SALT - Rosh Hashana 5780

  • Rav David Silverberg
            The Gemara in Masekhet Rosh Hashanah (11a) tells that it was on Rosh Hashanah when Yosef was released from the Egyptian dungeon and brought before Pharaoh.  Yosef had been imprisoned on false charges of attempting to rape his master’s wife, and after languishing in prison for twelve years, he was released through a most unlikely sequence of events.  Pharaoh dreamt an unusual dream, and his cup-bearer recommended that the king consult with Yosef – who had successfully interpreted the cup-bearer’s dream when he sat in prison.  Yosef was brought before Pharaoh, and his interpretation so impressed the king that he promptly named Yosef his vizier – instantly transforming Yosef from an unknown prisoner to the second most powerful man in the Egyptian Empire.
            What is the significance of the fact that this miracle occurred on Rosh Hashanah?
            One possibility is that the Gemara here underscores the theme of renewal, that on Rosh Hashanah we are given the opportunity – and presented with the challenge – to create ourselves and our lives anew.  Just as Yosef’s life was suddenly transformed on Rosh Hashanah, so are we able to change ourselves, our conduct, our beings, and our world, through the process of introspection and reaffirming our commitment to live the way God wants us to live.  In a similar vein, the Chiddushei Ha-Rim taught that Rosh Hashanah empowers us to “free” ourselves from the “chains” that “imprison” us.  We oftentimes feel trapped by certain negative habits, tendencies and routines, and the occasion of Rosh Hashanah brings a special power to extricate ourselves from these unwanted bonds so we can become the people whom we truly wish to become.
            Another possibility is that Chazal here seek to demonstrate the gravity of the judgment on Rosh Hashanah.  As we know from text of the Zikhronot section of the musaf service on Rosh Hashanah, on this day God decrees the fate of entire countries – whether they will prosper and flourish, or whether they will be struck by catastrophe.  A drastic example of how nations’ fate hang in the balance on Rosh Hashanah is the story of Pharaoh’s dream, which he beheld on the night of Rosh Hashanah.  It was this vision which effectively saved Egypt – and the entire region – from starvation.  God decreed that a devastating famine would strike the region seven years later – but He also put into place the system that would rescue the region from widespread, deadly starvation, sending Pharaoh a dream that led to Yosef’s prediction and program of saving grain in anticipation of the drought.  The future of the empire and the region was being determined that day, and God mercifully chose to rescue the region from what would have been a catastrophic condition.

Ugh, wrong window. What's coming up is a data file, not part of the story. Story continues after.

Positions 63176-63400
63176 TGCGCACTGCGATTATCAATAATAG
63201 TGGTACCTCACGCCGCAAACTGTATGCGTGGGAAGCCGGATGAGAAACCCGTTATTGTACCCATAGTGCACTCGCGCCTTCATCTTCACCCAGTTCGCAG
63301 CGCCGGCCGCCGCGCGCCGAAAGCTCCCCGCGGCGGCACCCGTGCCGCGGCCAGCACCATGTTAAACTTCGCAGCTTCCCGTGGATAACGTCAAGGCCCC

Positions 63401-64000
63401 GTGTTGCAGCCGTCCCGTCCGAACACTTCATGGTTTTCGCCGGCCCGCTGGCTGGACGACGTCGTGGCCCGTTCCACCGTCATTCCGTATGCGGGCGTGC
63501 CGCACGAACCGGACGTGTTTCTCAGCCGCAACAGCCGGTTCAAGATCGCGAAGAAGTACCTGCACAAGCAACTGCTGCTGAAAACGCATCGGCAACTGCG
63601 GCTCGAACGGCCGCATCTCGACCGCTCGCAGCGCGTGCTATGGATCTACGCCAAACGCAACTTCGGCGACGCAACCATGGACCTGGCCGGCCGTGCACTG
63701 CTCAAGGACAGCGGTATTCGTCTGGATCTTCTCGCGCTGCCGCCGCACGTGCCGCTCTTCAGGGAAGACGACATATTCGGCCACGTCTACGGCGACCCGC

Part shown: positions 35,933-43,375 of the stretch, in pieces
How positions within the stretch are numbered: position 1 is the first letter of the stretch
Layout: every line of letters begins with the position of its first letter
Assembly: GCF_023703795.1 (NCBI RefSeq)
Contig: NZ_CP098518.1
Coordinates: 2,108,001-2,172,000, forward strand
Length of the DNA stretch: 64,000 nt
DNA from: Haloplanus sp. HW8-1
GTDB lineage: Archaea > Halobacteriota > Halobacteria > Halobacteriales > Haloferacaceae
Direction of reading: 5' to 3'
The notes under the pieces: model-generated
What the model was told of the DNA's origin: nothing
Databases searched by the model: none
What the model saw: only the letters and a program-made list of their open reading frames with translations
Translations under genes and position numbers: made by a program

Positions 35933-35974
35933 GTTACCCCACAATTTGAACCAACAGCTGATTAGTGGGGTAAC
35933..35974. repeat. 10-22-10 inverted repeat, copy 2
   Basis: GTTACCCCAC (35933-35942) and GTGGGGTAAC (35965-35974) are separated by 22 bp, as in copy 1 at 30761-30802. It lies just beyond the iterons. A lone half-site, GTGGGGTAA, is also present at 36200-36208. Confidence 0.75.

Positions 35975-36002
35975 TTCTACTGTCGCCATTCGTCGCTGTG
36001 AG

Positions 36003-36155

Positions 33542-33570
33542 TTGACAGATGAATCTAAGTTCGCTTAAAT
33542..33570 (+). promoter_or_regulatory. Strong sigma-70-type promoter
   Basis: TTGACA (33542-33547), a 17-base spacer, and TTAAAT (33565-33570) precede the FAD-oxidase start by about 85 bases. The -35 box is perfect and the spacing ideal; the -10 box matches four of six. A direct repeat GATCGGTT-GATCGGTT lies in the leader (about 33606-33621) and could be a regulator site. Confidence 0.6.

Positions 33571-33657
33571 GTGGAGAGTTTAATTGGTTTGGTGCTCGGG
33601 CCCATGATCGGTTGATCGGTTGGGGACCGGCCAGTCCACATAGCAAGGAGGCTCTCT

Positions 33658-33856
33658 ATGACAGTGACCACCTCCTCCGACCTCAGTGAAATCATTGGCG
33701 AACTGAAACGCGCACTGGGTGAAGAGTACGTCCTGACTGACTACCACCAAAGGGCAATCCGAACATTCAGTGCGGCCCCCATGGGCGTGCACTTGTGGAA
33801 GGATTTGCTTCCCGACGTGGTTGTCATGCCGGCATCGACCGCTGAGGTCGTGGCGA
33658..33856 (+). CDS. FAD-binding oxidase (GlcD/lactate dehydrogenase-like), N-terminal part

Returning to Yosef’s personal transformation, we might also point to the fact that Yosef’s life mission began on that day.  As he languished in the dungeon, falsely accused of a severe crime, it appeared that Yosef would never be heard of again, that he would spend the rest of his life sitting idly, in obscurity, unable to make any contribution to the world.  All of Yosef’s extraordinary potential – his intelligence, insight, charisma and piety – seemed to be going to waste, withering in a dark, dreary prison cell.  Suddenly, Yosef was lifted from the dungeon and thrust into a position in the capacity of which he saved untold numbers of lives.  By teaching us that this transformation occurred on Rosh Hashanah, Chazal perhaps seek to challenge us to do what we can to leave our own personal “prisons,” to see if maybe we have voluntarily confined ourselves to the comfort of obscurity and inactivity.  Whether out of misplaced humility, low self-esteem, or simple laziness, we might – knowingly or unknowingly – be “imprisoning” our potential, denying the world the valuable resources that we can offer.  Rosh Hashanah, the day when Yosef left the obscurity of prison to the palace of the world’s largest empire, is the day when we are called upon to leave our own self-made “prisons”  and make the decision to enter whichever “palaces” in which we can help, give, and make the most significant contribution to the world that we can make.